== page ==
However, it’s not just hygiene and nutritional needs that aren’t being met. The abhorrent living conditions seen in these reports show that some detained migrants find it nearly impossible to sleep. Overhead fluorescent lights remain on 24/7, intense cold temperatures blast the warehouse, kids and adults lie on concrete floors, sometimes under aluminum blankets, sometimes not. Without access to clean drinking water, Border Patrol agents have directed Clint women detainees to drink from the toilet. The lack of clean water to drink, wash hands, and bathe along with much needed medicine, combined with overcrowded quarters and poor nutrition have resulted in flu and lice outbreaks. Physician Dolly Lucio Sevier’s medical review of a McAllen facility in Texas, as ABC News reported, declared the conditions “tantamount to intentionally causing the spread of disease.” In May, a 16-year-old Guatemalan girl died at the McAllen facility from flu. And as of June 2019, 2 dozen detainees have died in ICE custody since Donald Trump took office.

In anecdotal reports, Border Patrol agents appears to have made certain health-related products available as needed. But as Warren Binford reports in one New Yorker story, the lice shampoo and 2 lice combs allotted to a group of 25 kids at Clint came at a great cost. “And then what happened was one of the combs was lost, and Border Patrol agents got so mad that they took away the children’s blankets and mats. They weren’t allowed to sleep on the beds, and they had to sleep on the floor on Wednesday night as punishment for losing the comb.” A 2007 Clinical Infectious Diseases article on jail and prison infections found that inmates pose a high risk of catching any number of diseases, including airborne viruses and treatment resistant staph infections. Jails and prisons weren’t designed “to minimize the transmission of disease or to efficiently deliver health care,” as California Correctional Health Care Services chief Joseph Bick wrote. “The probability of transmission of potentially pathogenic organisms is increased by crowding, delays in medical evaluation and treatment, rationed access to soap, water, and clean laundry” among other factors. Bick then adds, “the abrupt transfer of inmates from one location to another further complicates the diagnosis of infection, interruption of transmission, recognition of an outbreak, performance of a contact investigation, and eradication of disease.”

Congress is currently considering a package to give the Trump administration billions more dollars to deal with migrants coming into the US. To Democratic leadership, the solution to poor conditions in custody is to throw more money to improve them. They emphasize the funding’s bulk will go to HHS to increase capacity for migrant kids and that ICE and CBP funding will be strictly limited to humanitarian use. But some progressives, led in Congress by Rep. Alexandria Ocasio-Cortez, decry that giving any money to immigration enforcement agencies right now endorses the current state of affairs. The not-one-more-dime camp, in part, is taking a bright-line stance against child detention. However, in part, they’re demonstrating a lack of trust in the Trump administration to adhere to any law or condition. And they assume that any money for migrant kid transit will, in some way or another, encourage ICE to detain more families and arrest more immigrants in the United States.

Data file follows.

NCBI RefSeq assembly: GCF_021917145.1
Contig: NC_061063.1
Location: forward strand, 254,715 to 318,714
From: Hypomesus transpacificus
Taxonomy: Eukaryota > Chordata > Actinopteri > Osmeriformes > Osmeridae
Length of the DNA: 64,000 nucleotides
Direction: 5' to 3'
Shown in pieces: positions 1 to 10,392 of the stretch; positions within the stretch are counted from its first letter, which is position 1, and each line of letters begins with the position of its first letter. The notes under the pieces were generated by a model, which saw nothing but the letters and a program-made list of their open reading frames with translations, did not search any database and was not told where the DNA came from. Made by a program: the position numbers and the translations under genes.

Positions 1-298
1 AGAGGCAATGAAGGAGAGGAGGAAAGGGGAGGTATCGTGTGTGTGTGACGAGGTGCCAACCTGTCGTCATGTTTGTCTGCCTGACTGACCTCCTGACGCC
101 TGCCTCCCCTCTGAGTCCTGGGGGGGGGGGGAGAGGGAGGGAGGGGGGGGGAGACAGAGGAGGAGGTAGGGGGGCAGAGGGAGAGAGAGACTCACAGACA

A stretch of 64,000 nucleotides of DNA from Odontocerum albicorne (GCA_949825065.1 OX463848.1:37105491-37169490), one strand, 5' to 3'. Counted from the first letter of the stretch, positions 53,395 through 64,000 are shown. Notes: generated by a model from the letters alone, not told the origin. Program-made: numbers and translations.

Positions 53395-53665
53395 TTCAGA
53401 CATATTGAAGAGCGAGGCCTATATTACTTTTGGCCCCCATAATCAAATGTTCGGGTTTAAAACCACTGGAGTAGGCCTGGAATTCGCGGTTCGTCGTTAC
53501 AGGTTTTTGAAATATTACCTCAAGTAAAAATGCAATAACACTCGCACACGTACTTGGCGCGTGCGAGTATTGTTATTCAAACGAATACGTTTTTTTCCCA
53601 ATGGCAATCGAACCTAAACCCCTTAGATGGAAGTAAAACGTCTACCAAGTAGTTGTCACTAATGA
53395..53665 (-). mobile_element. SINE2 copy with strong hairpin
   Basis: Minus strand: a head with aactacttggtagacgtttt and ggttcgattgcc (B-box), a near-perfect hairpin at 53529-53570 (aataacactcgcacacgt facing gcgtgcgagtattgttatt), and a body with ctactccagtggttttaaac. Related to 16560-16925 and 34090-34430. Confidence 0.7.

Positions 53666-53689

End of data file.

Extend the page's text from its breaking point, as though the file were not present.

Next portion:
On the other hand, the “smart money” camp firmly believes that without the funds to improve detention conditions, things will only get worse. That’s especially relevant in the case of kids “unaccompanied” who have to remain in custody until a sponsor is found. The past couple weeks have demonstrated that children are extremely vulnerable and that much of the American public wants their situation change. It’s not clear how.

Donald Trump as President Is the Real National Emergency

After weeks of battling over funding for a worthless border wall that won’t do shit, overseeing the longest government shutdown in US history, and finally signing on to a deal to fund the government, Donald Trump has declared a national emergency over a contrived crisis at the US Mexican Border. On Friday, February 15, 2019, Trump invoked this power in a unilateral effort to make progress on the stupid border wall Congress has previously denied him. Initially, he demanded $5 billion for constructing a 200-mile barrier at the border. Naturally, congressional Democrats have repeatedly refused to go anywhere near that number. In the final deal, he got about $1.3 billion for border fencing, far less than the desired amount. So unhappy with the money and not getting his way, Trump went to declare a national emergency to get more.